Updated: Apr 12, 2021
Pacing is a big part of riding, an often overlooked way that you can improve without having to change your fitness. A big part of the Toolbox concept. There are two aspects to pacing that you will need to master. The first is understanding the relationship between your wattage and the effort you are doing. The second is getting to know yourself as a rider - the harder of the two!
Controlling your wattage and effort
You will notice that one of the things the Sans Chaine programs focus on is developing the ability to control your wattage. Once you develop the technical ability to control your wattage, you can start to better manage your efforts . As a rider, you need to start developing a sense of the relationship between how hard you go and how sustainable that effort is. For some clues take a look at the perceived exertion chart below, available on the Training Zones page. The harder you go the less time you can sustain the effort, the less repeatable it becomes.
Pacing in the real world
How many times have you been on a group ride, planning on doing a big long day, that started off ripping out of the parking lot all guns blazing? The ride rips along for a while, but then the pace slows, the riders get a bit ragged and suddenly everyone is struggling to hold the pace. The riders pushing the pace have shown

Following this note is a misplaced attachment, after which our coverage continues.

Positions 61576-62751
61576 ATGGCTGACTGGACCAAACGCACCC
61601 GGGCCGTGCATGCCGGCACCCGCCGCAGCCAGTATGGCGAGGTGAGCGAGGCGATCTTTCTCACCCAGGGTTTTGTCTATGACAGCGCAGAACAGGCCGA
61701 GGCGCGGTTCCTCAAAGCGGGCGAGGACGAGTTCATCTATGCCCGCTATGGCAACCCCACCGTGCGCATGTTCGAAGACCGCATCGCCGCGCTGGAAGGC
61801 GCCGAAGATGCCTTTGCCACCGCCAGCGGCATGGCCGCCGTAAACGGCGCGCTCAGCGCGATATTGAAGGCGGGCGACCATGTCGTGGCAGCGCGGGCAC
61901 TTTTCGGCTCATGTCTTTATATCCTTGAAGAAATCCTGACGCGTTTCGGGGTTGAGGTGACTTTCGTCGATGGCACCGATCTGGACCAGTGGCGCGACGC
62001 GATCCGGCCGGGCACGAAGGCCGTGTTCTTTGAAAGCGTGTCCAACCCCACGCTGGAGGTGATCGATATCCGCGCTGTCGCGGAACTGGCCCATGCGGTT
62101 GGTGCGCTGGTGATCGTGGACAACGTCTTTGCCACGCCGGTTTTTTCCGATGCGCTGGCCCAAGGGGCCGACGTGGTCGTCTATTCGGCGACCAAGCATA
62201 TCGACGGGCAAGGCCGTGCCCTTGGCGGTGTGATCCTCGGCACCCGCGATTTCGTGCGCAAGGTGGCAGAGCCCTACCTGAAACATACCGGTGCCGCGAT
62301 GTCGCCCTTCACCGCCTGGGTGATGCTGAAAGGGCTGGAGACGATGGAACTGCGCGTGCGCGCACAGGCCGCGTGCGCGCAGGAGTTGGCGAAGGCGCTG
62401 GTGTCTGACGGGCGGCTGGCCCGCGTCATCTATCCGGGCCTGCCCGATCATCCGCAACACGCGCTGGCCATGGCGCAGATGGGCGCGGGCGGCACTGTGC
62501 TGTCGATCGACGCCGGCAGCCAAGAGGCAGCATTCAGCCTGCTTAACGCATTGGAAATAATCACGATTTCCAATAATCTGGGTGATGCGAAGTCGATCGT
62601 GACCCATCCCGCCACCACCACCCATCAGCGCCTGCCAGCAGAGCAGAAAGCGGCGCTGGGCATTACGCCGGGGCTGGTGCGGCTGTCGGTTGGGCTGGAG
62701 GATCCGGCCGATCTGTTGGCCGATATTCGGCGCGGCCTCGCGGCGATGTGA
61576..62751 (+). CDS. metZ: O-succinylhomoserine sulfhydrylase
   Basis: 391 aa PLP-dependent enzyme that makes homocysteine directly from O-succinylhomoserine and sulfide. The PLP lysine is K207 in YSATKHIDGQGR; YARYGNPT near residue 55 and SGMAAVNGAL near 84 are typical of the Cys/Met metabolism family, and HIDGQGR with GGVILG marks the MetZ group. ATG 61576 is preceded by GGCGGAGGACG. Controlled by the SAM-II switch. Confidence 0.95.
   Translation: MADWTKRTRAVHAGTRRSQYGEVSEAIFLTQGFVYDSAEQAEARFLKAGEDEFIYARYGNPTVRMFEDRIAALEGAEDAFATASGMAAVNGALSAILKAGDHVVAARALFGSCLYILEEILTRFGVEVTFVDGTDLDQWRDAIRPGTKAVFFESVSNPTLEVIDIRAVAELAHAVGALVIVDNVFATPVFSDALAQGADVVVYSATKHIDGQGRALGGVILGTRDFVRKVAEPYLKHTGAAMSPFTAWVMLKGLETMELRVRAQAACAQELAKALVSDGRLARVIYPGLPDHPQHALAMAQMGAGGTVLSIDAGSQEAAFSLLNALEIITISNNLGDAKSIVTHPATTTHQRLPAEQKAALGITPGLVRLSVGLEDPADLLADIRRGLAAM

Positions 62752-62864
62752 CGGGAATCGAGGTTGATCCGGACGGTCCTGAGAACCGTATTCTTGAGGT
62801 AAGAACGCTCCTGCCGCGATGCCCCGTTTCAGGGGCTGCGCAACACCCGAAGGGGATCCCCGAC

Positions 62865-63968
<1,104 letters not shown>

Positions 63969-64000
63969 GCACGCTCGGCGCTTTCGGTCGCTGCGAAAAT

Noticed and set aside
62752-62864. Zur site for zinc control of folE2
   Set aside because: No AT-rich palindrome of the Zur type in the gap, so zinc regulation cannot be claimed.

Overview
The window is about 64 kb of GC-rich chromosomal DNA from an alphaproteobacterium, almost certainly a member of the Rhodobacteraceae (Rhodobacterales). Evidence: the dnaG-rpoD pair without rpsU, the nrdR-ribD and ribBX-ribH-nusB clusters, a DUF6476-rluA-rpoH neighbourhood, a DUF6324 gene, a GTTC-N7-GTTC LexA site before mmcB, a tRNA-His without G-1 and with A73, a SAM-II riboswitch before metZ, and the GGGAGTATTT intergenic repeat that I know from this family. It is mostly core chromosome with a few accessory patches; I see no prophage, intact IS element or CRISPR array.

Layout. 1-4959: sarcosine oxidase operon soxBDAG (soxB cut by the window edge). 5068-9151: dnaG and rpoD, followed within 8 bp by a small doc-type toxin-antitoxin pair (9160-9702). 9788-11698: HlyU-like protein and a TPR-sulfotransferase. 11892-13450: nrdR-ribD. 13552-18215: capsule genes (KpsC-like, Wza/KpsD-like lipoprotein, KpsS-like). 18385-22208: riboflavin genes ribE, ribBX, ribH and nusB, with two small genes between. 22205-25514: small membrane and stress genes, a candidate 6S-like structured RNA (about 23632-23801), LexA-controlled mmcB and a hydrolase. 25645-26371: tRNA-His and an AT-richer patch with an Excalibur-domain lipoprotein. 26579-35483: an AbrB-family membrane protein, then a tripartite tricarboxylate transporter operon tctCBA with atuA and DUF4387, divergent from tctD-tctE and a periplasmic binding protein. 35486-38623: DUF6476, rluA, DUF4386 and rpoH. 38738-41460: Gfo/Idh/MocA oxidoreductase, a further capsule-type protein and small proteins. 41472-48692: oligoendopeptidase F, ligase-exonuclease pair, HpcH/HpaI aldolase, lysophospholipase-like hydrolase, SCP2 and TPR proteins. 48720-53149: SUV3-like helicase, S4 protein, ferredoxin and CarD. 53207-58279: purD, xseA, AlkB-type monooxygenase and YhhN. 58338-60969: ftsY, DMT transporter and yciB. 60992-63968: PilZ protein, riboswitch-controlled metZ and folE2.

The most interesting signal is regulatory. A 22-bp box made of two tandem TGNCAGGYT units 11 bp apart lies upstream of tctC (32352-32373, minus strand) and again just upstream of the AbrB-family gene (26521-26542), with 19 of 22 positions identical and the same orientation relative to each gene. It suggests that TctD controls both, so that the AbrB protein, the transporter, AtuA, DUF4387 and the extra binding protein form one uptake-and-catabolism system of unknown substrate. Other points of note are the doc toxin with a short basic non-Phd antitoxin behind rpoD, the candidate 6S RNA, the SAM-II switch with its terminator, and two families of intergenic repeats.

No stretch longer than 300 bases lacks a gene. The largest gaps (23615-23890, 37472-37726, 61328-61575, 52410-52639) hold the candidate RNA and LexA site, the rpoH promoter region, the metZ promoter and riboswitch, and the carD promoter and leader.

that they have no concept of pacing their effort. Yes, they feel great off the gun - as does everyone - but what happens later in the day? They fade and fade.
Having an understanding of pacing properly can help you manage your efforts, while those around you are burning through their energy. You can be the hero later in the ride that is still able to pull, hold the pace steady and get everyone back in one piece.
Knowing yourself as a rider goes hand-in-hand with an awareness of pacing. We have our power meters, heart rate monitors and head units full of data to help us with pacing, but knowing yourself as a rider is the ultimate goal. Ultimately it would be great to be able to manage and pace your rides without looking at your head unit.
A big part of knowing yourself as a rider is being honest with yourself about what type of rider you are, where you fit in with the group, and what your abilities are. We all want to be heroes pulling on the front, but perhaps on a given day that isn’t the right decision for you. Making these decisions based on your self awareness are the most difficult as they require setting our ego aside.
Your training is all about preparing to ride better, not only through being more fit but also through an increased awareness of yourself as a rider and what sort of efforts you can manage. Take the experience gained in your workouts - tempo, VO2 and even endurance rides - and apply it to your riding. Whether on the road, gravel or mountain bike your pacing can make you a better rider. Be honest with yourself, manage yourself, and you will be surprised at how your riding experience changes for the better.